Air leakage through lots of small holes and cracks around the home is a major cause of heating and cooling loss. In fact, adding up all the holes in the average residence is similar to heating and cooling your house year-round with an open window. To reduce energy costs, air-seal and eliminate drafts, start with an easy fix by applying insulating foam sealant throughout your home. According to the U.S. Environmental Protection Agency, using foam sealant to fill these gaps can typically save up to 20 percent annually on heating and cooling costs.
- Gloves (optional)
- Eye protection
- Straight edge or butter knife
- Insulating foam sealant
Insulating foam sealants come in different applications (i.e. windows and doors, gaps and cracks, firelock, aquascape and landscape). Be sure to apply the appropriate foam sealant and read all instructions thoroughly before applying. For this application, we will apply a gaps and cracks sealant.
- Before you apply the foam, make sure the area is free of dust, dirt and oil.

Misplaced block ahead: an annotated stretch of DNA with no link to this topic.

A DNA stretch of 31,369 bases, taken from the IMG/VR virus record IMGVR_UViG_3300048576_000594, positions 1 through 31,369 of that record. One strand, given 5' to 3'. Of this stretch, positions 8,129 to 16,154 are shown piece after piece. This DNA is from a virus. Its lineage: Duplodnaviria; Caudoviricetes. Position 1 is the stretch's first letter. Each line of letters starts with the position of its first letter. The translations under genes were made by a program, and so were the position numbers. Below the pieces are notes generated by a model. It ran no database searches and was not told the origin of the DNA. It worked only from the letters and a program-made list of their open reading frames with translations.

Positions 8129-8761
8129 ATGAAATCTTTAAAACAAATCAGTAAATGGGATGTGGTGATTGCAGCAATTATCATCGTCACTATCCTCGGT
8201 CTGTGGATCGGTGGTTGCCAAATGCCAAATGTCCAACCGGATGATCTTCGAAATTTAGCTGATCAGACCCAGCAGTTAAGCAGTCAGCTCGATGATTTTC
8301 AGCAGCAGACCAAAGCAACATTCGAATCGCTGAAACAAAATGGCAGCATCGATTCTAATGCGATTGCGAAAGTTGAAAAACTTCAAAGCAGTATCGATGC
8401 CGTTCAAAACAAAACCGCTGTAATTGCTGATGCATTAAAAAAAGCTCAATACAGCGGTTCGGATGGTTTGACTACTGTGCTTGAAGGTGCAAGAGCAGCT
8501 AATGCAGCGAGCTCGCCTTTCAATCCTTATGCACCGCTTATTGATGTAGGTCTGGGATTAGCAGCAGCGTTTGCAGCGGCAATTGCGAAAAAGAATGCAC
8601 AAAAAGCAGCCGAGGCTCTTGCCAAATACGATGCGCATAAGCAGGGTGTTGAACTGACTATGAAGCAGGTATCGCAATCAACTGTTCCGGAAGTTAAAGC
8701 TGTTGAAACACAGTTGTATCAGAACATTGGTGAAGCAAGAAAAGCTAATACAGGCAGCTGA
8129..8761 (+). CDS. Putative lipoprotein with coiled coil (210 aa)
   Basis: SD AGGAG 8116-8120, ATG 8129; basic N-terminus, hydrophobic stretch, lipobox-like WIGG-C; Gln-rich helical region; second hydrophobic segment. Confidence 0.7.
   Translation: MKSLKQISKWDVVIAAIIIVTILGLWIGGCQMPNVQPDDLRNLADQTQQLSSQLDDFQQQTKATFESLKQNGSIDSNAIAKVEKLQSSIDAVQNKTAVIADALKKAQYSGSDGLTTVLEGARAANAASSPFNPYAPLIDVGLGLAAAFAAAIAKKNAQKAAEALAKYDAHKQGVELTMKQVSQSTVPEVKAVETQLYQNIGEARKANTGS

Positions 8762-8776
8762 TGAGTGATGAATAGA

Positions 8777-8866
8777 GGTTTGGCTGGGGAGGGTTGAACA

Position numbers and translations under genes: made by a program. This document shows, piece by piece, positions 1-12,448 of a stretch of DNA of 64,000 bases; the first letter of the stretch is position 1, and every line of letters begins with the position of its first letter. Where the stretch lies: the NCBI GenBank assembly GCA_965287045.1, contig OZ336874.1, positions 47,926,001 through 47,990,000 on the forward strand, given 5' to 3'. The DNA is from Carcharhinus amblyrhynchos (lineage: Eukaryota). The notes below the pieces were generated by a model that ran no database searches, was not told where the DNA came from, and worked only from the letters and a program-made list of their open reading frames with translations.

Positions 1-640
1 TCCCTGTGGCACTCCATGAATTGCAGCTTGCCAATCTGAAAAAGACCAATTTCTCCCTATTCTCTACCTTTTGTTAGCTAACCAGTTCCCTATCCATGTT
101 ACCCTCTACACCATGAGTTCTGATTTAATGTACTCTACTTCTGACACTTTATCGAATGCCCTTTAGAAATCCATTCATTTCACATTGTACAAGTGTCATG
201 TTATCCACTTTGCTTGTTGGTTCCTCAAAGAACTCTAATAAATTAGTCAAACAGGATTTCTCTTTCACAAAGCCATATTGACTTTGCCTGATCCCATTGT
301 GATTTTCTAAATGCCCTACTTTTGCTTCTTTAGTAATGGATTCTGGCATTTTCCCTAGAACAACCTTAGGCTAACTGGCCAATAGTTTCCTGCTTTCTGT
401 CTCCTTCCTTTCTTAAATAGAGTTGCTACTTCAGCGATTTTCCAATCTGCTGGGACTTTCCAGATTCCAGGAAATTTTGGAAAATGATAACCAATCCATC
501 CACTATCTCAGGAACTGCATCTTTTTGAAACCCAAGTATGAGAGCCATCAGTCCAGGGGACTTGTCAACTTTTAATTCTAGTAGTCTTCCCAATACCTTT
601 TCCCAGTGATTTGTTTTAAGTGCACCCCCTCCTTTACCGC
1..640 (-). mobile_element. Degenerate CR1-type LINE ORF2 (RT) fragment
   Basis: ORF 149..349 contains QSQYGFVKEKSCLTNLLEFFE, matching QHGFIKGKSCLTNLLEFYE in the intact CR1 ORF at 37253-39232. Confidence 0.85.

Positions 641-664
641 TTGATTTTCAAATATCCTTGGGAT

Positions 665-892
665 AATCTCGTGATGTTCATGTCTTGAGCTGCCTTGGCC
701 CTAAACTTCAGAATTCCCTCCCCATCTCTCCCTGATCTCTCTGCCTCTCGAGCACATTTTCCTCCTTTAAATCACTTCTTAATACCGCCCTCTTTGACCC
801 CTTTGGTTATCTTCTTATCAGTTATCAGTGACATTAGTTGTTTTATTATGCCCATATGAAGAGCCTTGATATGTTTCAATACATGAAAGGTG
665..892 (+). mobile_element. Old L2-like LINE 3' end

- Apply sealant foam on the outer part of the hole.
- Only fill about a quarter of the hole to allow room for the foam to expand.
- Use a flat edge tool or butter knife to scrape off excess foam.
Note: Read instructions to determine drying time of the foam; it may take several hours to dry completely. The cost for a 12-ounce can should be less than $5 at your local hardware or home improvement store.
Foam sealants expand to form an outer skin containing closed air cells that provide an effective barrier against energy loss. And when dry, most of these sealants can be painted to match trim. Use around windows and doors, plumbing fixtures, electrical outlets, baseboards, sill plates, exhaust vents, siding edges, sky lights, attic fans, garage ceilings, etc. This simple “recipe” can help you conserve energy and reduce heating and cooling bills.